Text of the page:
A month later, after moving to a different patrol base, Smith and his team members were called to a nearby, abandoned compound that had already been seized by fellow Marines. Such compounds are popular with the U.S. military, regularly used as temporary shelters during patrols for enemies. The Taliban knows this, and they often booby-trap the compounds and surrounding areas with explosives, requiring American soldiers to take great care when approaching a hideout, often scaling its walls rather than entering through doors or windows, where tripwires might lurk. And so it was for Smith and his comrades, who cautiously but quickly traveled the three kilometers to the compound through irrigated farm fields, careful to avoid footpaths and other direct routes that might conceal bombs.
Once inside the shelter, Smith ascended to the roof, the favorite spot for snipers to scout their surroundings from prone positions. He joined four other shooters up top, as well as two spotters, who help the snipers aim for their targets.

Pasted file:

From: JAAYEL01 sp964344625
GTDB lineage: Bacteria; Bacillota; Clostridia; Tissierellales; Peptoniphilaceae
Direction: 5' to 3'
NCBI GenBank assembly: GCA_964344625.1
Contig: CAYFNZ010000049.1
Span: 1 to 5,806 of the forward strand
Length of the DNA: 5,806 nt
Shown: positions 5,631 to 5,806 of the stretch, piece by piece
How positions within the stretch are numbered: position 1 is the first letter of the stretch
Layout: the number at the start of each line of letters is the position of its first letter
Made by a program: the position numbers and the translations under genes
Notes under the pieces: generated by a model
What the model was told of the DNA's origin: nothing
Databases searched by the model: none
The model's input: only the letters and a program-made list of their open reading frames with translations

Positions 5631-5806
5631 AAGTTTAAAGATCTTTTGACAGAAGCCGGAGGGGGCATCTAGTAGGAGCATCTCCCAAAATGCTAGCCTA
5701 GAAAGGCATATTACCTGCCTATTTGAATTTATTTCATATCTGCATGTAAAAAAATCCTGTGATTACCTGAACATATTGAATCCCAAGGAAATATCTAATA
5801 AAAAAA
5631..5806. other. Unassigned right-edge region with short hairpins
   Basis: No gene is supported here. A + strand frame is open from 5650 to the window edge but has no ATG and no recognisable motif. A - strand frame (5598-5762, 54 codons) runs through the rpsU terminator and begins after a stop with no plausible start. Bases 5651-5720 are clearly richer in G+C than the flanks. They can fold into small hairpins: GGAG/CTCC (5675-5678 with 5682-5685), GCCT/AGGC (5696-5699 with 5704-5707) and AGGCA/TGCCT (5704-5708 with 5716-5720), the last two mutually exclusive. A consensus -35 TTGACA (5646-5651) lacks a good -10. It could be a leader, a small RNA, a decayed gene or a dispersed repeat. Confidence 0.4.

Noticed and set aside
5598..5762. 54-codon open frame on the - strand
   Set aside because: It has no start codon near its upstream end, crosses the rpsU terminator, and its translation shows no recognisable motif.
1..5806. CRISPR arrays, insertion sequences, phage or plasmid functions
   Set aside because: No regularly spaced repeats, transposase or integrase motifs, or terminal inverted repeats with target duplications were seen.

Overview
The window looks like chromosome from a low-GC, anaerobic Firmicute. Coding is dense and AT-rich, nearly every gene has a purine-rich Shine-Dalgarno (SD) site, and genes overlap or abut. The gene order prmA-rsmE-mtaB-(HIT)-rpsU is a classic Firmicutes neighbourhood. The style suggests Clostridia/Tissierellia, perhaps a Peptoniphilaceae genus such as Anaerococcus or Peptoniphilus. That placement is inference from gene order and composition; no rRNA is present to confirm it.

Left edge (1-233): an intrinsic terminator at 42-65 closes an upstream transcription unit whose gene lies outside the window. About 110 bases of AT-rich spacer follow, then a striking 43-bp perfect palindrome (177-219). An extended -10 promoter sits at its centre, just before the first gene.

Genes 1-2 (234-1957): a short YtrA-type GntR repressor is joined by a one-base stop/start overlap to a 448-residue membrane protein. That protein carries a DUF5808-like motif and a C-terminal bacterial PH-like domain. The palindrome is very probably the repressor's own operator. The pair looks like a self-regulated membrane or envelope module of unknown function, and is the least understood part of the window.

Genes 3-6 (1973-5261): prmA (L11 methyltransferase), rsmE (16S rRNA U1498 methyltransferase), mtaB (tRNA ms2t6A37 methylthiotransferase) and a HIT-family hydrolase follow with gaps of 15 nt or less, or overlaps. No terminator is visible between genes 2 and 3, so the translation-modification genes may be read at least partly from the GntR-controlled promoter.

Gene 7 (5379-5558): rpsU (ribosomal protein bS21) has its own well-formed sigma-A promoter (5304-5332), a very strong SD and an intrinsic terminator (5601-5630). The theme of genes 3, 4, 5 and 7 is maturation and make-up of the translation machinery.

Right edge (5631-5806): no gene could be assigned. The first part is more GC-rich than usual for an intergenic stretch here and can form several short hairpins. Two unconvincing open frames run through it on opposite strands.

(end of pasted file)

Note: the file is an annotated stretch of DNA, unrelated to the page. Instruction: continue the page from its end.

“Once you have eyes on, Andrew, we’re going to engage,” they told him as he settled into position and raised his rifle’s scope to his eye. Soon, he was able to see two men walking across a field of poppies. They were more than 1,000 yards away, barely visible to the naked eye. Through the scope, however, they were clear as day.
One of the men, Smith saw, was trying to conceal an AK-47 machine gun beneath his clothing. Under the Marines’ rules of engagement, possession of that weapon made him an enemy. He would be their target.
The snipers called out their DOPEs (data on personal equipment) to each other, sharing the settings on their scopes that adjust for wind and distance. The men lined up their shots, and a countdown began, each of the snipers knowing they would fire, as they had trained, on the “t” of “two.”
Five. Four. Three. T–
Five shots rang out, kicking up dirt at the feet of their target. The man turned his head in the direction of the snipers, perhaps startled, perhaps bewildered, perhaps simply out of instinct. In any case, whatever thoughts the Taliban soldier had, they didn’t last for long. In the 1.7 seconds the snipers’ volley of bullets took to reach the enemy’s feet, Smith, with the help of a spotter, had already delicately adjusted his aim. He pulled the trigger again. This time, Smith did not miss. The bullet traveled right between the Taliban soldier’s eyes.